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Nat Geo Music recently published an interview with world-touring Asheville-based band, Toubab Krewe. Nat Geo Music’s record label released the group’s new album, “TK2.” Here’s the intro; click the link to read the Q & A.
The band’s next hometown show is Dec. 30 at the Orange Peel.
A band from North Carolina meets the music of West Africa.
by Ashley Owen
Potpourri. Melange. Other. Members of Toubab Krewe use these words to describe their sound. As guitarist Drew Heller describes their music, “Creole, the literal meaning of the word… It’s a mixture, it’s a language sprung from many languages.”
A group of friends that played music together for years, Toubab Krewe officially formed in the late ‘90s in Asheville, North Carolina. Blending influences of Southern rock with West African sounds and tempos, Toubab Krewe can’t be put in a box. Instead, they would rather be put on a plane. Their dynamic jams instill feelings of travel and motion, reflecting what the band has done ever since its formation. Tours throughout the United States for the past five years straight, plus numerous trips to places like Mali, the Ivory Coast, and Guinea, have produced a sound of uniquely vibrant proportions.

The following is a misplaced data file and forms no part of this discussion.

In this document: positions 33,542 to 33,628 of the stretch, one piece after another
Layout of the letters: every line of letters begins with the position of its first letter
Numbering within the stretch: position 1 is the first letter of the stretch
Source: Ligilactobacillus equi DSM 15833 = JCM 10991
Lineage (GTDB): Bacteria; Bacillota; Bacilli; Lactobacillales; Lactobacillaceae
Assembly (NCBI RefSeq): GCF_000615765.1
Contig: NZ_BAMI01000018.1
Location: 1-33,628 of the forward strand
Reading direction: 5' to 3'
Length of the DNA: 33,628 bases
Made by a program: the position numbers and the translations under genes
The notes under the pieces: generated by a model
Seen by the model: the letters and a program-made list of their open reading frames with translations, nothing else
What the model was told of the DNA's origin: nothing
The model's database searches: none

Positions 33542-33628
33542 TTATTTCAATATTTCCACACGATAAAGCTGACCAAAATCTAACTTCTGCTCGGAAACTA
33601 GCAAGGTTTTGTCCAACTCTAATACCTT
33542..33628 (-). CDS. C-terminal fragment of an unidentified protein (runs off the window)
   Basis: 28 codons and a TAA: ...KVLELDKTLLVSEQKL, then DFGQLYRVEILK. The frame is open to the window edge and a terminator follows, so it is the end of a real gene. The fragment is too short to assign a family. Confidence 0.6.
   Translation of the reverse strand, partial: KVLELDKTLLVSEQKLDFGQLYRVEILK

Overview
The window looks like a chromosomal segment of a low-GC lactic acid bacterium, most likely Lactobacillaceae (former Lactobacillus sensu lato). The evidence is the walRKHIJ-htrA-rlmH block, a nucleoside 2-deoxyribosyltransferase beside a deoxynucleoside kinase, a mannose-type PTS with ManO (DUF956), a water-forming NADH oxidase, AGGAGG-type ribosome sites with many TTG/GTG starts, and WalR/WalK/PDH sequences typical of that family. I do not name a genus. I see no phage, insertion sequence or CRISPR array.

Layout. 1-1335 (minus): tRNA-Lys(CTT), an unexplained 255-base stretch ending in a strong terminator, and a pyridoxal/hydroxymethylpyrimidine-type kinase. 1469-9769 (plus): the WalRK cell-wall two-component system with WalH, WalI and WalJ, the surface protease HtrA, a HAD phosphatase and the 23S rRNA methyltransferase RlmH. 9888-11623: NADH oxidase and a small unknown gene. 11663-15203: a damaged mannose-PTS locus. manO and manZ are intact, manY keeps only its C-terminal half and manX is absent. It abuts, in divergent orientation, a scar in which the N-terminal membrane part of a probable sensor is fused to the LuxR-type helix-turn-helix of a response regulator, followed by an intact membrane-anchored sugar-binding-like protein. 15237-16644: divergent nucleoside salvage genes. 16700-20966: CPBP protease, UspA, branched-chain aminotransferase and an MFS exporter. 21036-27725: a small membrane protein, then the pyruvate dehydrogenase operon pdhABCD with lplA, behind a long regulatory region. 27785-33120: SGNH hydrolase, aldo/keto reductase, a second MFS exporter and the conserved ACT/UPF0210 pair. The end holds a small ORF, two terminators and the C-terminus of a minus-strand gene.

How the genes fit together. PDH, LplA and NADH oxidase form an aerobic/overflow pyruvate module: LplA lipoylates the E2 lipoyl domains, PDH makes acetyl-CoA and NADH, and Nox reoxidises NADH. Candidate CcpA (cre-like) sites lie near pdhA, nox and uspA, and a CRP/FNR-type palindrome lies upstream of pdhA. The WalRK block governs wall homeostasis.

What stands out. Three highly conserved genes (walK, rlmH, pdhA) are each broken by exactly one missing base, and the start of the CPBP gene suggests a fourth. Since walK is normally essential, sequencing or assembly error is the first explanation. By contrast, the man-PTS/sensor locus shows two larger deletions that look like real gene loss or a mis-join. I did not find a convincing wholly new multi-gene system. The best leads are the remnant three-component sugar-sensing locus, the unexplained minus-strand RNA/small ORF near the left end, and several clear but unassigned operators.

Inspired early on by albums like “New Ancient Strings” by Toumani Diabate and Ballake Sissoko, and percussionists like Mamadi Kieta, Toubab’s instrumentation exemplifies the band’s blending of cultural norms: Heller on delicately dirty electric guitar, piano, and occasionally the Malian soku, a one-string fiddle; David Pransky on grooving electric bass and occasionally the “cigar-box guitar”; Teal Brown on crashing drum set and congas; Luke Quaranta on moving, hand-heavy West African percussion like the djembe, dundun, and karignyen, a metal-scraper; and Justin Perkins on West African strings like the trance-inducing kamelengoni lute, and the kora, the famous Mandang 21-string harp.
Toubab Krewe is perhaps best experienced live, the five-piece group jamming and weaving intricate songs that mesmerize and energize. Their positive vibes and passion for music are unavoidably contagious, whether they’re in a small, intimate venue or in front of thousands of people at music festivals like Bonnaroo and Mali’s Festival in the Desert.
The group’s previous two studio albums and live album are now joined by TK2, a digital-release on the Nat Geo Music label - showcasing the ongoing evolution of truly talented musicians as they continually hone and develop their trademark style.